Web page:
Therefore, please consider this piece the voice both of the ancestors and the corn. It is also my introduction to the new section of ReCORNectioN, in which I’ll indeed reconnect —honoring the pun in my site’s name— with my first adult hat: my teacher’s hat. When facing turmoil, I believe it is a teacher’s duty to offer thoughts ideally followed by classroom work and talks. That is what I felt I had to do with my Granada students after “el once eme / 11M”, March 11th, the Spanish ‘equivalent’ of 9/11. In my humble opinion, when trauma occurs, syllabi cease to matter, and we need to accompany our students’ feelings of grief, loss, fear, sadness and anger, the way we know best, through dialogue and through learning together from our big and small catastrophes, about the world, others and ourselves.
My guides in such endeavor always seem to be people from the past, whose hearts never cease to feel, even after their demise. After this piece, once I can go back to the powerful nation of imagination, I will create a conversation between Annie and another kid, her true match: the Irish-American “Kid”, as sure a shot as was Miss Oakley. Their encounter in my world won’t have anything to do with a shooting contest though, God forbid, or any kind of competition, because both ‘shooters’ are more than jaded with what made them famous. Both “Wild West icons” want to scream, through me,
ENOUGH with gun violence already!!! Have you learned nothing from the horrors of the many wars waged in our lifetimes?
In the here and now of the spirit world, Billy and Annie suffer from being weapons icons, “inspiring” people to shoot left and right like there is no mañana, or to collect guns like delicate works of art. How could a killing machine be deemed beautiful, right? And yet… I must admit that when I was a little girl, that mythic Wild West fascinated me, and in my Native Europe I, too, played with “toy guns”. I loved the feel of that plastic object in my hands, and enjoyed the strange satisfaction of lifting my cowgirl hat brim with my toy gun’s muzzle. Was it all for the looks? Guns too, produce fashion victims…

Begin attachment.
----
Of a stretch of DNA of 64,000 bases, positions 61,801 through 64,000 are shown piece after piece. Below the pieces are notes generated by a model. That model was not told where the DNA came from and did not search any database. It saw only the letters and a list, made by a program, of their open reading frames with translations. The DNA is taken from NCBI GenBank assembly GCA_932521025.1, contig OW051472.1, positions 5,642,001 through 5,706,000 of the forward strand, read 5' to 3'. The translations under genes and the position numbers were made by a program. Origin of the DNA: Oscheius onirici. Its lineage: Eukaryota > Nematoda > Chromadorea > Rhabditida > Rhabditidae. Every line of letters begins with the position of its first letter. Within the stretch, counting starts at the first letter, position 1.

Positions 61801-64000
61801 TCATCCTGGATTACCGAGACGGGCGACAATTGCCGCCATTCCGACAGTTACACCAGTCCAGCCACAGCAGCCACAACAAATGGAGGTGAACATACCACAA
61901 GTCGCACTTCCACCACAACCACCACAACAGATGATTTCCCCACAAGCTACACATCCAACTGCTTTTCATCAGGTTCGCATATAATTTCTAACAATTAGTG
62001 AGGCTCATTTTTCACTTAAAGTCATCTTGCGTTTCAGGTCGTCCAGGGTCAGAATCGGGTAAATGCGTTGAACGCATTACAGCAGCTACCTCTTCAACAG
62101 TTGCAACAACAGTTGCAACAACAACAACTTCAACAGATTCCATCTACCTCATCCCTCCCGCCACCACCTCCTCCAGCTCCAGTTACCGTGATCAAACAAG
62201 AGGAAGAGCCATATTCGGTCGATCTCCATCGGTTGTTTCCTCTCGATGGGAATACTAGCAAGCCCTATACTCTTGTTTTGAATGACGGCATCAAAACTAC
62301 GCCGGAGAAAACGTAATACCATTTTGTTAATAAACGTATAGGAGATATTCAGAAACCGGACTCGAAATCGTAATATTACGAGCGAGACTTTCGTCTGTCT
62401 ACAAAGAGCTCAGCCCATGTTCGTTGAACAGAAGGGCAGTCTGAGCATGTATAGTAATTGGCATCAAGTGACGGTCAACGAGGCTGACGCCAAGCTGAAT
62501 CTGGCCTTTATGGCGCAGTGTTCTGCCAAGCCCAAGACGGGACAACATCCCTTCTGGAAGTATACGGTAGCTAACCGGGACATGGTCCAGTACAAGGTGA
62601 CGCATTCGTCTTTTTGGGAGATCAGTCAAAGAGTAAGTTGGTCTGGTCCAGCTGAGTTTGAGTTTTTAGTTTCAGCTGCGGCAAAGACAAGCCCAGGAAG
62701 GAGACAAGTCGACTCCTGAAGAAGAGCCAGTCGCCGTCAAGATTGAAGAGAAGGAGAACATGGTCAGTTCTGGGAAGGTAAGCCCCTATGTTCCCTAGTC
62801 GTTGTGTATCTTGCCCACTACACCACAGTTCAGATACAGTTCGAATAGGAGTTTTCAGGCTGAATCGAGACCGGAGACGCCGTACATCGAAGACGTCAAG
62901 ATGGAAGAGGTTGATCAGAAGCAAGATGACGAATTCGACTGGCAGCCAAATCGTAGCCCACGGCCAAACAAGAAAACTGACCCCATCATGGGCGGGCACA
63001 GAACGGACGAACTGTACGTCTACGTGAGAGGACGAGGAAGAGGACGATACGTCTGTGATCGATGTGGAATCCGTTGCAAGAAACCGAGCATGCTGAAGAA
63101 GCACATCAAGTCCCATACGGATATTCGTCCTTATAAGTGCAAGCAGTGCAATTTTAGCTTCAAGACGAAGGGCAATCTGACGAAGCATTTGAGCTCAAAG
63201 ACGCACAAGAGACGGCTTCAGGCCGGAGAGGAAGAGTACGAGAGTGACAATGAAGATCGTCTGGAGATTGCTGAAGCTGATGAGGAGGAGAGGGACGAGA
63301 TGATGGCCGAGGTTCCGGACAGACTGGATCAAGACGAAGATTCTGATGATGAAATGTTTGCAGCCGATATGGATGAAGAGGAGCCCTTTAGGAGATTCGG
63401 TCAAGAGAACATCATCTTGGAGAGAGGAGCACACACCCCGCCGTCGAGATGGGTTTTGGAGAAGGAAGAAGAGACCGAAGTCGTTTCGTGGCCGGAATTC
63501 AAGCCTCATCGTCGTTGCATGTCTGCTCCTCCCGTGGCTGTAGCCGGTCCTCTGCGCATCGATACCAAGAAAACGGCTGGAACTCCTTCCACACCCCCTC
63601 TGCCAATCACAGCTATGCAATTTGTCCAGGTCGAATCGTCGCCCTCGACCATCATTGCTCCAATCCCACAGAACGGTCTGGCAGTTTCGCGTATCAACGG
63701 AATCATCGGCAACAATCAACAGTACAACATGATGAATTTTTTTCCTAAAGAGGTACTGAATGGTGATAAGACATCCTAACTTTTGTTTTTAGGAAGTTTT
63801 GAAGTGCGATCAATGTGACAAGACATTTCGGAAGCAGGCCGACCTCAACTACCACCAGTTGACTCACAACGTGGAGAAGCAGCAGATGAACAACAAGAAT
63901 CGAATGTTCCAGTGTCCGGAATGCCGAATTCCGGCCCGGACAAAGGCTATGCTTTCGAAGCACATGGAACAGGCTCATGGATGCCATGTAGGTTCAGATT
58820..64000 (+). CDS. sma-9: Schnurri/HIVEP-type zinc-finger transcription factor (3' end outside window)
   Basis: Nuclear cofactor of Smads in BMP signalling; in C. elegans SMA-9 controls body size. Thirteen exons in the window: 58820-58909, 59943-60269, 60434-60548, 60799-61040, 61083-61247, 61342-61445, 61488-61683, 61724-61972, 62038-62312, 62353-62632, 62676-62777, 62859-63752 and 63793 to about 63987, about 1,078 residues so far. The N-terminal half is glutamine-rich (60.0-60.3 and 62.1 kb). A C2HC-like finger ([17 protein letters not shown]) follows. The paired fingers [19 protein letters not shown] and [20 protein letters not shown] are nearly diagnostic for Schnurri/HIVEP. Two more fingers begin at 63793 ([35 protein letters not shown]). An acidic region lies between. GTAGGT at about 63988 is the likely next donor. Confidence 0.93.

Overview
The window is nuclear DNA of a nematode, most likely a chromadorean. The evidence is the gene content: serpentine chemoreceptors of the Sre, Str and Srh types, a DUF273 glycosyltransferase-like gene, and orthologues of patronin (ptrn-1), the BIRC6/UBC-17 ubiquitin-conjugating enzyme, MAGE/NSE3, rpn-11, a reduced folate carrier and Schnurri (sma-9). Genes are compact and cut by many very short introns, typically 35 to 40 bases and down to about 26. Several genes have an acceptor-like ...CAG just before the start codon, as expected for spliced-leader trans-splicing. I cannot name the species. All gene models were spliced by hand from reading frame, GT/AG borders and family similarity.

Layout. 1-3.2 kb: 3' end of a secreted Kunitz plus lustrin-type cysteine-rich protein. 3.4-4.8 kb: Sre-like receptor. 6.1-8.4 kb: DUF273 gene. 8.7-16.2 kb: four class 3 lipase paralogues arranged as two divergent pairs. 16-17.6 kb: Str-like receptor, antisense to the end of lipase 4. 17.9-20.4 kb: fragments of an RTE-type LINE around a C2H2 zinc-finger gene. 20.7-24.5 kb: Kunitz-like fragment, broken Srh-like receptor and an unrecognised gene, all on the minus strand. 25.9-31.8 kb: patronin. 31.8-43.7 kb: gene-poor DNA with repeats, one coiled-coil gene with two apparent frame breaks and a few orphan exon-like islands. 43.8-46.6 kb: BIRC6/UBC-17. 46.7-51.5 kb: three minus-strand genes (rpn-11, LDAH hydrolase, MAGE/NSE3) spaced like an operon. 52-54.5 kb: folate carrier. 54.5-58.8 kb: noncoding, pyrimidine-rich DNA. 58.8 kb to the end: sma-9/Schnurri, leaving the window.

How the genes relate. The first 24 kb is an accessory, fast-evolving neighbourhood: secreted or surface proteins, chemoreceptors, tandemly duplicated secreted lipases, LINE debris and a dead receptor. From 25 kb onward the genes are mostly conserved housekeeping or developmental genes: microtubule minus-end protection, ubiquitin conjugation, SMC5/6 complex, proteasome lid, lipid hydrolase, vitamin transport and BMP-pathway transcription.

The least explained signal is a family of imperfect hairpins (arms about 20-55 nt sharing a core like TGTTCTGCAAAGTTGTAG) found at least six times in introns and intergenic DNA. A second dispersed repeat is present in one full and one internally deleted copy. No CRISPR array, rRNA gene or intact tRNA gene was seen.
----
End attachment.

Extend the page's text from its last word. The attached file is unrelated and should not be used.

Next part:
In what may appear like poor timing, or maybe destiny’s decrees, The Albuquerque Journal, in its Sunday edition of August 15th, chose to open its pages to two events related to guns, although fueled by opposite feelings. Next to tearful testimonies of people paying tribute to Bennie Hargrove —the young man shot and killed on his school premises—, the paper also showed an article illustrated with a huge illustration of the first known tintype of Billy, leaning on his rifle. A rifle and a gun also ‘ornate’ that same Albuquerque Journal article, which announces a spectacular auction of Wild West memorabilia. One of the ‘coveted’ pieces is the gun that ended Billy’s heartbeat, a weapon “estimated to go between $20,000 and $30,000.”
Just one day before the 58th anniversary of Martin Luther King’s I Have a Dream speech in Washington D.C., the gun was sold for $6,030,313. Let that sink in. At Washington Middle School, on the banner honoring Bennie’s life taken way too soon, next to Martin Luther King’s picture and his famous quote about darkness & light and hate & love, a powerful sentence: “ONE Child is worth more than ALL the guns on earth.”